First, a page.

June 27, 2016
This month marked the opening of the Pennsylvania Horticultural Society's new pop-up beer garden, the Viaduct Rail Park, at 10th and Hamilton. While the popularity of these gardens may find its origin in the 21st century, the viaduct itself is more than 100 years old. Built in the 1890s by the then-named Pennsylvania and Reading Railroad, the mile-long Reading Viaduct is a combination of embankment sections and arched masonry bridges stretching from...
June 18, 2016 |
The primary author of a national report that calls for a crackdown on low-performing cyber charter schools said Thursday that the goal was to spur conversation. It did. Hours after the National Alliance for Public Charter Schools released the report, critics of online charter schools said they welcomed its findings and recommendations. Companies that manage online schools and some charter advocates dismissed the study and questioned the research on which it was based. Susan DeJarnett, a Temple University law professor who has been researching and writing about problems with Pennsylvania's cyber charter schools for years, said she was intrigued by many points in the report.
May 8, 2016 |
Now that the Philadelphia School District is parting ways with substitutes contractor Source4Teachers, Philadelphia Federation of Teachers president Jerry Jordan isn't exactly saying, "I told you so. " But he notes that he predicted last fall that the Cherry Hill firm would be unable to deliver on its pledge to fill 75 percent of the positions that were vacant on the first day of school and 90 percent by Jan. 1. Yet Jordan opposes the district's proposal...
May 5, 2016
ISSUE | BROAD STREET RUN Three cheers for Philly I would like to send a huge "thank you" to all the wonderful volunteers, spectators, and organizers of Sunday's Blue Cross Broad Street Run ("A river of runners," Monday). I had run the 10-mile race before, and this year I was running it with a friend who had never experienced it. I was telling her she might not get the full flavor of the race because of the rain, and was I wrong. The volunteers were enthusiastic and supportive, the bands were terrific, and the spectators were not deterred by the weather.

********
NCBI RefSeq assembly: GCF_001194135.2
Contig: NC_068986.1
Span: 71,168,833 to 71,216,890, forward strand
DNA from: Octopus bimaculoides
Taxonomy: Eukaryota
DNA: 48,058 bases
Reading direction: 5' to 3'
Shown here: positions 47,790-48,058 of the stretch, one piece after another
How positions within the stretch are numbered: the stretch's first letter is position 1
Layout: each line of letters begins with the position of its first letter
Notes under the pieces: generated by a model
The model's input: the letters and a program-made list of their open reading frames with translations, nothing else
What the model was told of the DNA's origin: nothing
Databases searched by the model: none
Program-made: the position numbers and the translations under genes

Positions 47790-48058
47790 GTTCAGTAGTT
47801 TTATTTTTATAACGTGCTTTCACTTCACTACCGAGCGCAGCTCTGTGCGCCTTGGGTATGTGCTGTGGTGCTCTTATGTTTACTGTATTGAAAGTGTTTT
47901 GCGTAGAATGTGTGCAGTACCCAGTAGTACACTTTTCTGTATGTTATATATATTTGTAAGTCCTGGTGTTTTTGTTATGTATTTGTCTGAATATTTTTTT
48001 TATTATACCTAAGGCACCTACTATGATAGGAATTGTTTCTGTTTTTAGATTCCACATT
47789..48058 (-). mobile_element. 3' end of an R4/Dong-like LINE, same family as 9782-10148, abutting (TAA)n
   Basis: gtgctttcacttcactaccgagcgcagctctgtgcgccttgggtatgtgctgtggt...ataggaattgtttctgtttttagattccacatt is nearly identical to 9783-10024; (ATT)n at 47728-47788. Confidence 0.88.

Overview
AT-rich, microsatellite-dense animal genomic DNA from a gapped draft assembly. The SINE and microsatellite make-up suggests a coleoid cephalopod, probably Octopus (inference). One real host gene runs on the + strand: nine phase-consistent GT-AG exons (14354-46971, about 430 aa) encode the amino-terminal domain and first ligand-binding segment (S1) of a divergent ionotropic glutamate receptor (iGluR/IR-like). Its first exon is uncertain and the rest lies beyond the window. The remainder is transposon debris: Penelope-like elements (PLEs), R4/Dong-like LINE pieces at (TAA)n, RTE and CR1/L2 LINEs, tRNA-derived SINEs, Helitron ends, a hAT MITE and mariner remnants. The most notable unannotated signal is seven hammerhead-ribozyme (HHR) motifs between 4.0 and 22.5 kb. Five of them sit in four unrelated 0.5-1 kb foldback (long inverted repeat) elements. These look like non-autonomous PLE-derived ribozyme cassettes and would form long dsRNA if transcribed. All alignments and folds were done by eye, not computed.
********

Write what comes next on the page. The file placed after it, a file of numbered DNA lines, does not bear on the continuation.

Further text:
April 22, 2016 |
President Andrew Jackson, slaveholder and killer of Indians and Englishmen, please step to the back. Harriet Tubman, African American abolitionist and leader of the Underground Railroad, come up front. On Wednesday, the federal Treasury Department announced the switch that's coming to the $20 bill, with the nation's seventh president losing his spot - a change that brought reaction from political leaders, schoolchildren, academics, and numismatists in Philadelphia and elsewhere. "I can't think of a better choice for the $20 bill than Harriet Tubman," tweeted Hillary Clinton.
March 19, 2016 |
Hooray for the St. Joe's men's basketball team for getting into this year's NCAA tournament. It's very exciting, and I hope they win the championship. I mean it. But there is something that gives me pause. In the heart of this supposed bastion of Jesuit integrity lies a worm eating away at its moral fiber. That worm is the university's reliance on a small army of adjuncts to teach a large portion of its courses while refusing to pay these professionals a living wage. I should know.
February 28, 2016
On Feb. 20, Children's Hospital of Philadelphia held its third annual Cheers for CHOP. Nearly 600 supporters attended the event at the Valley Forge Casino. Guests enjoyed food, cocktails, silent and live auctions, and dancing to the live entertainment of DJ Jazzy Jeff, Go Go Gadjet, and Saved by the 90s. Speakers Katy Friedland, Friends of CHOP president, and event cochairs Allison and Jon Lubert, and Jen and Jon Rodack addressed the crowd, celebrating the mission and commitment of Children's Hospital to advance its research, teaching, and clinical priorities.
January 11, 2016 |
My discovery of the galvanizing power of school spirit came courtesy of Gloucester Catholic's Dribble Nuts in the late 1960s. Looking back, it's remarkable that group existed: a bunch of upperclassmen boys, mostly football players, who would dribble a basketball, Olympic Torch-relay style, to state tournament games. They would wear gray sweatshirts in the late-afternoon twilight and dribble a rubber basketball - as only football players can dribble a rubber basketball on asphalt - along the side of busy streets on their way to events as far away as Princeton and Perth Amboy.
January 4, 2016 |
WELL, YOU can say this much for the 116th annual New Year's Day parade: It was . . . interesting. Whether you followed along in person, on a phone, or on TV, you probably witnessed some unique moments, from the introduction of new and more diverse performers to a protest march that ended with the arrests of two activists. Collected here are some snippets from a cold, windy morning and afternoon in Philadelphia. The sentimental tug of childhood memories lured Sharon Davis to Broad Street and Washington Avenue, where she sat yesterday morning with a blanket wrapped around her legs.
December 24, 2015 |
In the lobby of the 1500 Locust Apartments, the pile of boxes bearing labels like Amazon, H&M, StitchFix, and GNC teetered at shoulder height on a recent afternoon. At the Pepper Building in Southwest Center City, the parcels threatened to overtake the concierge desk. And at West River Apartments, a 162-unit complex in the city's Wynnefield section, leasing consultant Whitney Chitty said there were as many as 50 packages coming in daily. In November, her office began sending out daily emails to notify residents that it had received packages - and that those not retrieved within a week would be returned to sender.